PROF JENKINS: Plagiarism is just the tip of the iceberg
The greater problem is fraud, of various types and at all levels.
Rob Jenkins is a Higher Education Fellow with Campus Reform and a tenured associate professor of English at Georgia State University - Perimeter College. In a career spanning more than three decades at five different institutions, he has served as a head men’s basketball coach, an athletic director, a department chair, and an academic dean, as well as a faculty member.Jenkins’ opinions are his own and do not represent those of his employer.
As Campus Reform recently reported, Harvard University’s Chief Diversity and Inclusion Officer, Sherri A. Charleston, has been plausibly accused of 40 counts of plagiarism involving her doctoral dissertation and a peer-reviewed article she published with her husband, a professor at the University of Michigan.
Coming fresh on the heels of the Claudine Gay debacle, in which Harvard’s former president was driven from office by similar accusations, this latest scandal has given the “elite” university yet another black eye and scared away even more donors.
The Charleston case, however, is particular instructive in that it’s actually less about plagiarism than about academic fraud. The article she co-wrote with her husband—her only peer-reviewed publication—appears merely to recycle material from an earlier piece written solely by him while presenting it as new information.
If true, that constitutes clear fraud.
And herein lies the truth of the matter: As widespread as plagiarism may be in the academy—and I have no doubt it is widespread indeed, and that many more revelations will be forthcoming—it is still just the tip of the academic malfeasance iceberg. The greater problem is fraud, of various types and at all levels.
For example, in the wake of the Gay scandal, few now remember that just five months earlier, Stanford University’s president, Marc Tessier-Lavigne, stepped down amid allegations that, as a professor, he had engaged in “research misconduct.”
An investigation by the university concluded that Tessier-Lavigne was not personally responsible for the fraudulent and manipulated data found in several scientific papers with his name on them, necessitating multiple revisions and retractions. Those “oversights” were blamed on junior members of Tessier-Lavigne’s research team.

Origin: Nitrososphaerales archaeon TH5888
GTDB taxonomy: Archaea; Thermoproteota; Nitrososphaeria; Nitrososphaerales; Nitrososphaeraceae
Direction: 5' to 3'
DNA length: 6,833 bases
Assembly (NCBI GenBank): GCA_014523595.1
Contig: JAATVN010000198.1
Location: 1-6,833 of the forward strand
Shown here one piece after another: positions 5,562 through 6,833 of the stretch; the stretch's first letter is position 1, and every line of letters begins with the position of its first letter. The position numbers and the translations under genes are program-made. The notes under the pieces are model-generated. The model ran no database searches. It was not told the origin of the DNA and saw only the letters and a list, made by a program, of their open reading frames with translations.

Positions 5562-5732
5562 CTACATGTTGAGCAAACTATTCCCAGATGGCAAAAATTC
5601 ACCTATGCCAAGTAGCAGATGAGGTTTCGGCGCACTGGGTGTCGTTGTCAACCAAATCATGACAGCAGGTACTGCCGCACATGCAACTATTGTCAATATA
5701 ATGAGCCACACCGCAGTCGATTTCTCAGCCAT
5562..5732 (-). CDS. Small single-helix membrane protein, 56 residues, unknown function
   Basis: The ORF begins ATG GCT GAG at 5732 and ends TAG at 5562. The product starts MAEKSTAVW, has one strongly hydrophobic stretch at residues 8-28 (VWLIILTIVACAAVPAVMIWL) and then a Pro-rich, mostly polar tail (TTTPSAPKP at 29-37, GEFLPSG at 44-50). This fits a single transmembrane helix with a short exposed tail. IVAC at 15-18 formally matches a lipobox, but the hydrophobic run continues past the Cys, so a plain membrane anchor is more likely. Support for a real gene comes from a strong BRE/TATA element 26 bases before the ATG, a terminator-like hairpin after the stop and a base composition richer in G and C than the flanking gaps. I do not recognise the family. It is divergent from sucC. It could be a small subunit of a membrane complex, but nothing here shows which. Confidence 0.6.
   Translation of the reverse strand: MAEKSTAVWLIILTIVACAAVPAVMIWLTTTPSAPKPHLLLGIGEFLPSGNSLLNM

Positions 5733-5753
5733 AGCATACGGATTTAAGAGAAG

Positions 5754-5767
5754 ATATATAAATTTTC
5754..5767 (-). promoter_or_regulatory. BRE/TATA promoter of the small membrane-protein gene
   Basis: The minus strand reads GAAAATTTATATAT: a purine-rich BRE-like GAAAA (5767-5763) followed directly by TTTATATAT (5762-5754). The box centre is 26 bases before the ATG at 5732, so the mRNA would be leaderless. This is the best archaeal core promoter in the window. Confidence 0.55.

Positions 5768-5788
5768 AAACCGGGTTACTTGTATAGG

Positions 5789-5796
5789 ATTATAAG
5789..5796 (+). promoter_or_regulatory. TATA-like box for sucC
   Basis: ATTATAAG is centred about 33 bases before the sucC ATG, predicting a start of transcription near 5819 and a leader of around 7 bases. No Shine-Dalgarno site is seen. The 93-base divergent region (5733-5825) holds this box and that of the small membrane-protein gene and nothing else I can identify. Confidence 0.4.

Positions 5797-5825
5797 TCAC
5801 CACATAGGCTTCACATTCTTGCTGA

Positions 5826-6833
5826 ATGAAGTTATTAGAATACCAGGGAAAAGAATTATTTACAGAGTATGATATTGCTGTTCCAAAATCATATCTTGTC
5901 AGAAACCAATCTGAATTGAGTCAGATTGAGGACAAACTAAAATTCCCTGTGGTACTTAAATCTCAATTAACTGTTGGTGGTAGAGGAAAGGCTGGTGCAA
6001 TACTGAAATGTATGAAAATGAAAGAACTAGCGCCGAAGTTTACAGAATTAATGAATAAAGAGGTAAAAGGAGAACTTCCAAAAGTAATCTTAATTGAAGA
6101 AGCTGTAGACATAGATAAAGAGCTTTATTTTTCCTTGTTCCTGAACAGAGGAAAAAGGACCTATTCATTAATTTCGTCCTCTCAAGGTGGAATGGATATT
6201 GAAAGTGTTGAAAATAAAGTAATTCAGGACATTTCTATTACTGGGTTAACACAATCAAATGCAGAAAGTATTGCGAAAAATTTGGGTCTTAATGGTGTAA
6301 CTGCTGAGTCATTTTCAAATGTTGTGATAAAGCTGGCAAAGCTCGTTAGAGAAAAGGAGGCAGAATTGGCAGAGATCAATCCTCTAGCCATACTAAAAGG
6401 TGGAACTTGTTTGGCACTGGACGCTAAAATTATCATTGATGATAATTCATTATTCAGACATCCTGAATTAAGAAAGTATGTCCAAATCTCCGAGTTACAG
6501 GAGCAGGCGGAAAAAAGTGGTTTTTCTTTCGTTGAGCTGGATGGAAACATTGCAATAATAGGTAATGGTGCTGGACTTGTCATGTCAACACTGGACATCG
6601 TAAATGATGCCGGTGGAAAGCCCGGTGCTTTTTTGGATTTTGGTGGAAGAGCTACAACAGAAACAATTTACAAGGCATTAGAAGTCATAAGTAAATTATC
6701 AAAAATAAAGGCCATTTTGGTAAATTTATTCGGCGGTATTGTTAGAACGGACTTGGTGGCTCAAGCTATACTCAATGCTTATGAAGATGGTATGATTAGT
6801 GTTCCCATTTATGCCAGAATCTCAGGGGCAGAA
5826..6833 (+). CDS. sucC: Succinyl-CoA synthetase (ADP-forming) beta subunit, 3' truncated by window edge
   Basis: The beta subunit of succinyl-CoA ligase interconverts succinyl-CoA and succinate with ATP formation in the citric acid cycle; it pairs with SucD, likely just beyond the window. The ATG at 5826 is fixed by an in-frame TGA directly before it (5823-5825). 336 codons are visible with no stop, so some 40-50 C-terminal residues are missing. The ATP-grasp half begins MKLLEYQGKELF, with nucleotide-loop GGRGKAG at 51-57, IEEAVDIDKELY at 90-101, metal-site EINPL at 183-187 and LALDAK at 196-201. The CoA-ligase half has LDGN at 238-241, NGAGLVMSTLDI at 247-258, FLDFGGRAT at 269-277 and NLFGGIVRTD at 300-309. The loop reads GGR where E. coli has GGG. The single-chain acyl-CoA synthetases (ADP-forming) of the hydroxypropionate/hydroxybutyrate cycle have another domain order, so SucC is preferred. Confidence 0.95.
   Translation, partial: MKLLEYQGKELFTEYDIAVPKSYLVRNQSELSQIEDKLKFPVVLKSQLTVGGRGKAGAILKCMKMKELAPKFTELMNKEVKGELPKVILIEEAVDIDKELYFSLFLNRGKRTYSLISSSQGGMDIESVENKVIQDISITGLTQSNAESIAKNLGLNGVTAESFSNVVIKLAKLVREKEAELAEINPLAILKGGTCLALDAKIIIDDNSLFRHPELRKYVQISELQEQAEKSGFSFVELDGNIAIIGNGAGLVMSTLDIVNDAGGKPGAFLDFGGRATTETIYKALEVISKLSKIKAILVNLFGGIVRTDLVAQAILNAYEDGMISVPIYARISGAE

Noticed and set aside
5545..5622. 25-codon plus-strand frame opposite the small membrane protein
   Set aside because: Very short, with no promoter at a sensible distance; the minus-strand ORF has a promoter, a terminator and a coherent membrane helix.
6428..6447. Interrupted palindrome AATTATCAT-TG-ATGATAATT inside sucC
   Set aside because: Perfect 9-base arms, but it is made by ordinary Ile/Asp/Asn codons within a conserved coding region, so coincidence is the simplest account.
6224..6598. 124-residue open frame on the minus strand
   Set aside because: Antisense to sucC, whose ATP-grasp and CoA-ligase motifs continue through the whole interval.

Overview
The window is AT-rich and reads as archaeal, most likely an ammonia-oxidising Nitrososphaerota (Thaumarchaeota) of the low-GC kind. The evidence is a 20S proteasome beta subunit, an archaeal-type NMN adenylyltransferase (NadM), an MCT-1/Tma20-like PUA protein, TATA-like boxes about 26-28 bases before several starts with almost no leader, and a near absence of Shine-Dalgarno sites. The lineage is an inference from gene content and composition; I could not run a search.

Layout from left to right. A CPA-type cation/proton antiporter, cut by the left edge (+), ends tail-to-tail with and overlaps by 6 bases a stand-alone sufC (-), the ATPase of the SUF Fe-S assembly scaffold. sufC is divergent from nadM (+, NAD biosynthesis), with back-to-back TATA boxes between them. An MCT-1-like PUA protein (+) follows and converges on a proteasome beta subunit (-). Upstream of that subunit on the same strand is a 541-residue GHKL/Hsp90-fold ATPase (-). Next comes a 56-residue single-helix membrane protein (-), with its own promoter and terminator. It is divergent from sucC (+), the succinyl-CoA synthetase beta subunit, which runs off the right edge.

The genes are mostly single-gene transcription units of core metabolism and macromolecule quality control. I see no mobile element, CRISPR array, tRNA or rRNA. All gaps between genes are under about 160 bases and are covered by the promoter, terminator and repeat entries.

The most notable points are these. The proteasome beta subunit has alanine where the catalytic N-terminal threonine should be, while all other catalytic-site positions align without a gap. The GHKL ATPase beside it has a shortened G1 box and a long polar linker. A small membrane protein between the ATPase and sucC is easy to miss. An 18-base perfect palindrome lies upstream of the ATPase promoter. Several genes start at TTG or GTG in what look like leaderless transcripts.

Nevertheless, the papers did contain fraudulent and manipulated data, and for most of them Tessier-Lavigne was listed as primary author. So he had to go.
The problem, however, is much bigger than just a few high-profile cases. The sciences and social sciences have been mired in a “replication crisis” for nearly two decades. “Replicability,” which means an experiment can be reproduced with similar results, is considered a cornerstone of scientific enquiry.
The crisis was first uncovered by Stanford professor John Ioannidis in his landmark 2006 paper (updated in 2022), “Why Most Published Research Findings Are False.” Since then, various studies (like this one from 2015) have found that only about 40 per cent of papers in the social sciences can be replicated.
Nor do the “hard sciences” fare much better. In a 2016 survey of over 1500 researchers conducted by the prestigious journal Nature, 70 per cent said they had tried and failed to reproduce another scientist’s results.
That’s how bad the problem is in real academic disciplines. As you might imagine, it’s far worse in fake disciplines, such as those focused on victim-group “studies” or “critical theory.”
That point was illustrated hilariously a few years ago, when philosopher Peter Boghossian and mathematician-turned-conservative-firebrand James Lindsay wrote a series of quasi-academic papers—satire pieces, really—which they then submitted to supposedly “serious” journals.
Several actually made it through the “peer review” process and were selected for publication, including one on “canine rape culture and queer performativity” at dog parks, which was published in Gender, Place, and Culture: A Journal of Feminist Geography.
After their hoax was exposed, Boghossian and Lindsay of course faced significant backlash. The dilemma for their critics, however, was that the papers were hardly any more absurd than many others routinely printed in such journals, nor was their “data” significantly less valid.
In other words, bogus “research” is so commonplace in academia these days that intentionally fabricated papers are virtually indistinguishable from those that are ostensibly legitimate.
Perhaps it’s small wonder, then, that someone whose only peer-reviewed article was based heavily on a previously-published work, mostly without attribution, representing old data as new findings, rose to a high-ranking (and high-paying) administrative position at one of the country’s most “prestigious” institutions.
That she might not be there much longer is beside the point. She got caught. But how many more Sherri Charlestons inhabit our nation’s institutions of higher learning, at all levels—and will probably never suffer any consequences?
Editorials and op-eds reflect the opinion of the authors and not necessarily that of Campus Reform or the Leadership Institute.